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How to consolidate credit card debt

There are multiple ways to consolidate your credit card debt and save money on interest charges.  Getty Images

If you're dealing with mounting credit card debt, you may be looking for ways to pay it off quickly. After all, today's high interest rate environment means your minimum payments are likely higher now than they have been in the past. But it's important to understand that when you make the minimum payments, most of your payment goes toward interest charges rather than the principal balance. 

The good news is that debt consolidation can make your debts more manageable. When you consolidate your credit card debts, you pay off multiple debts with a loan that typically has a lower interest rate. By doing so, you'll save money on interest while simplifying the payoff process. But how do you consolidate credit card debt? 

Find out how much money you could save with a debt relief service today

How to consolidate credit card debt

There are multiple ways to consolidate credit card debt. Some of the most popular debt consolidation options include: 

Use a debt relief service

Debt relief services typically negotiate lower interest rates or principal balances with your lenders. That means when you take advantage of these services, you could save money while expediting the repayment process. 

Many of the services offered by debt relief companies don't involve using a new loan to pay off high-interest debts. However, they can simplify the payoff process, as you typically send one monthly payment to your debt relief provider to address all of your credit card balances. 

With debt management, your provider uses your monthly payment to pay your lenders on your behalf. With debt forgiveness, the money from your monthly payments is held in a special-purpose savings account until there's enough saved up to pay out for credit card settlements. In either case, though, these options are for those who are struggling to make ends meet, so you won't need a strong credit score and application to qualify. 

And, it's worth noting that many of the same debt relief services also offer debt consolidation loan programs. However, these and other types of debt consolidation loans typically come with higher credit and borrower requirements, so they may not be an option for everyone who enrolls in a debt relief service.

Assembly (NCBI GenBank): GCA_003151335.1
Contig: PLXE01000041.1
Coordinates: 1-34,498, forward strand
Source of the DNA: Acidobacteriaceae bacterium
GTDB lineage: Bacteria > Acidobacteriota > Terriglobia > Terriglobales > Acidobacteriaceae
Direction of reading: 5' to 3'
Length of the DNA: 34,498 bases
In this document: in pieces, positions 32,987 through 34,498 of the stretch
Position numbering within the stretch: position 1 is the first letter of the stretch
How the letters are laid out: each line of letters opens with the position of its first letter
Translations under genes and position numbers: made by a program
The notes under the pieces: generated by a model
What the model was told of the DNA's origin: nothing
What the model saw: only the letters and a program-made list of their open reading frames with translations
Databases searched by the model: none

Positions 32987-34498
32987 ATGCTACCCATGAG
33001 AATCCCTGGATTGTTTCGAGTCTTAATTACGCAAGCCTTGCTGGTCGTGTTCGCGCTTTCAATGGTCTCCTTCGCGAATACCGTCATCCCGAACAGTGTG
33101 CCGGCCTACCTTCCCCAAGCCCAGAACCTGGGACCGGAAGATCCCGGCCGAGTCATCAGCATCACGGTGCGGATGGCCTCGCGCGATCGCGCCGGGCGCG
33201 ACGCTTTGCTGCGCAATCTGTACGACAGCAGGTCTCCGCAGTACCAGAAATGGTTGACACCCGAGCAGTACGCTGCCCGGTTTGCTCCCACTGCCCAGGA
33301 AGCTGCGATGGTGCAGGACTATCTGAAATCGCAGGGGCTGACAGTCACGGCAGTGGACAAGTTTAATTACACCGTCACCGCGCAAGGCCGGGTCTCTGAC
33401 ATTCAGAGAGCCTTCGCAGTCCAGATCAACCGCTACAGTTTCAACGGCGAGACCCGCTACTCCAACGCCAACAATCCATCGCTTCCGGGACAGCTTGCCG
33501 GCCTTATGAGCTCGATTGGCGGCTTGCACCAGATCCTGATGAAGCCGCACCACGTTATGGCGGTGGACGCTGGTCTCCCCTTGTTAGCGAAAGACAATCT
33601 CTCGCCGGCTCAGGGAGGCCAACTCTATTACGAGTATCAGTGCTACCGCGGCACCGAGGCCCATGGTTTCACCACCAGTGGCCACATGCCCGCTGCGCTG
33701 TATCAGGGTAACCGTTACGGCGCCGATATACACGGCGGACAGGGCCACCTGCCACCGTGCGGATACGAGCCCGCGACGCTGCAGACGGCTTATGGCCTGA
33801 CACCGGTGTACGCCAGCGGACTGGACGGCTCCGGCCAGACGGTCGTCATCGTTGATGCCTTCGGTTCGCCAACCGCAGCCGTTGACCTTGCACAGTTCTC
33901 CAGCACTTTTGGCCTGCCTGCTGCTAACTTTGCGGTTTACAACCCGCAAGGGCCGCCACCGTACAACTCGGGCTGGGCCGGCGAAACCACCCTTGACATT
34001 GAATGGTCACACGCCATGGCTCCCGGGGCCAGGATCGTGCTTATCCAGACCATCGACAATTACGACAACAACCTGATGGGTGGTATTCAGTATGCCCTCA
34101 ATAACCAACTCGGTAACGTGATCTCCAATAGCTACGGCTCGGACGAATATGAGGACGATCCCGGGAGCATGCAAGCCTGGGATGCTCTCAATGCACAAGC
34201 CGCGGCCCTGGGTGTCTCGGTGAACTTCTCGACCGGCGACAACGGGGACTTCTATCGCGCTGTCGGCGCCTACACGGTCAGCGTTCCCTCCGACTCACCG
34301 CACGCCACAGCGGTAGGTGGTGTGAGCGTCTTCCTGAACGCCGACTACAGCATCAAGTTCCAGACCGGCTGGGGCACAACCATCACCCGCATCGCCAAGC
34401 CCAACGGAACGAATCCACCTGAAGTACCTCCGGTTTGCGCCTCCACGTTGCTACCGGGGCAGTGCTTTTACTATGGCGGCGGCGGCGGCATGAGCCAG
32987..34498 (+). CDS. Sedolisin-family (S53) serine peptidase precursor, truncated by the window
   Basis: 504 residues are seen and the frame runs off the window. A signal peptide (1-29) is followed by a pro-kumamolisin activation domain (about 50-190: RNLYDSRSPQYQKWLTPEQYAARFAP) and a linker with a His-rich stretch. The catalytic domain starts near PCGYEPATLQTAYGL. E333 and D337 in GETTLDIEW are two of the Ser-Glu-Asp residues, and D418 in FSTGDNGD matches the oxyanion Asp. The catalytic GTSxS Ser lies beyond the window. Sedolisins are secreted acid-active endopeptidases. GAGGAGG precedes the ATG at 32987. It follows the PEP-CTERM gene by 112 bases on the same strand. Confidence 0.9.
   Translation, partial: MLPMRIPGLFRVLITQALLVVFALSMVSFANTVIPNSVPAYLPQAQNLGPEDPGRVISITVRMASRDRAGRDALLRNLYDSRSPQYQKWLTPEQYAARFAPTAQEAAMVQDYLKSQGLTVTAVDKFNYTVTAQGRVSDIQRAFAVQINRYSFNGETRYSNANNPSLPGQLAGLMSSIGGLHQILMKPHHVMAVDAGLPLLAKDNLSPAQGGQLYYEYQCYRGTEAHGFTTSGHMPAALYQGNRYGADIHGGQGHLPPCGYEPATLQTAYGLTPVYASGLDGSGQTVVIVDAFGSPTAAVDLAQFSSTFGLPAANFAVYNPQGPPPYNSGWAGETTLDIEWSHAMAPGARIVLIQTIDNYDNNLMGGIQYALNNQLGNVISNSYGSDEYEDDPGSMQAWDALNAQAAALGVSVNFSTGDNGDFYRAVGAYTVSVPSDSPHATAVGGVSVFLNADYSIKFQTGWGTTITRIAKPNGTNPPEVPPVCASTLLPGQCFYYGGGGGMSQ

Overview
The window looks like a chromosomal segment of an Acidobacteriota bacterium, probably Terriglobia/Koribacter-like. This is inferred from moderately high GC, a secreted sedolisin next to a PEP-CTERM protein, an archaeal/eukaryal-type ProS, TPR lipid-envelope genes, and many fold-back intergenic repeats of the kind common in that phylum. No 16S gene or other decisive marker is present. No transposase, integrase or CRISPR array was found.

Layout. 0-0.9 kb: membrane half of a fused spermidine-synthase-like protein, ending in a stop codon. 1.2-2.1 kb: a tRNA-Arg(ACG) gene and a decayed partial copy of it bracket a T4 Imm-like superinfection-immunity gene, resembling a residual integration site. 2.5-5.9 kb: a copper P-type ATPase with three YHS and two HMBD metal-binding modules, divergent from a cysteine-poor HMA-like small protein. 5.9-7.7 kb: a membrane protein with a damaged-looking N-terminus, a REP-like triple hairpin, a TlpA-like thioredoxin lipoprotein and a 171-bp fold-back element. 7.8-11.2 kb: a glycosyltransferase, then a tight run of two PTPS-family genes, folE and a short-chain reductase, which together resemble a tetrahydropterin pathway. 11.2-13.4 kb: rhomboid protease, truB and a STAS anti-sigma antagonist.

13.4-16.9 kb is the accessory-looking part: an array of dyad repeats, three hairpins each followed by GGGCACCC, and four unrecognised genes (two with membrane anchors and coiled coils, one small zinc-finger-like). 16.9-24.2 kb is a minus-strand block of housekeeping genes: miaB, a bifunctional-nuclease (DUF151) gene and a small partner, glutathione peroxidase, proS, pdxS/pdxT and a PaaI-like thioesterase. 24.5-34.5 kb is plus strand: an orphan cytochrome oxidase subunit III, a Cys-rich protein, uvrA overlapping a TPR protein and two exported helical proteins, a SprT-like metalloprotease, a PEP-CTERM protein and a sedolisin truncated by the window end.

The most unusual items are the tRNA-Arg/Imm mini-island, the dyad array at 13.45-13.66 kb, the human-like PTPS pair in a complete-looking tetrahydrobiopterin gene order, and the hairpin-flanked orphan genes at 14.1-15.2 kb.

Use a debt relief service to help consolidate your debts now

Take out a debt consolidation loan

Debt consolidation loans are a type of loan used to pay off credit card debt. By using a debt consolidation loan to pay off multiple credit card debts, you're streamlining your payments into one loan with one monthly payment and a lower interest rate. 

However, these loans can be harder to qualify for, so they're usually best for those with good credit and a strong borrower profile. If your credit is damaged or your debt-to-income ratio is less than ideal, a debt consolidation loan may not come with a lower rate — or you may be declined altogether. 

But if you can meet the higher lending requirements, a debt consolidation loan may be worth considering. The average personal loan interest rate is 12.10% currently while the average credit card rate is 21.47%, so by using the right personal loan to consolidate your debt, the savings could be significant.  

Borrow from your home equity

If you own your home, your equity may be your key to paying off your credit card debt. The average homeowner currently has about $299,000 in home equity — about $193,000 of which is tappable. And, home equity loans usually come with competitive interest rates since they're secured by your home, which can make them a smart choice for debt consolidation. 

Right now, the average home equity loan rate is 8.59%. The average home equity line of credit (HELOC) rate is just slightly higher at 8.99%. These loans typically require a strong borrower profile for approval but can be a smart option if you want a lower interest rate and monthly payment. 

If you're approved for a home equity loan, you may be able to secure a loan term of up to 20 years (or up to 30 years with a HELOC). It's important to note, though, that the longer the loan term is, the more interest you'll pay over the life of the loan.  

The bottom line

There's more than one way to consolidate your high-interest credit card debt. If you're struggling to make your minimum payments or don't have the best borrowing qualifications, it could make sense to reach out to a debt relief company for help. If you have good credit and a strong borrower profile, you may want to consider using a debt consolidation loan or home equity loan to consolidate your credit card debt instead. No matter what, though, it's typically best to act quickly. The longer the credit card interest accrues, the higher your balances will be. 

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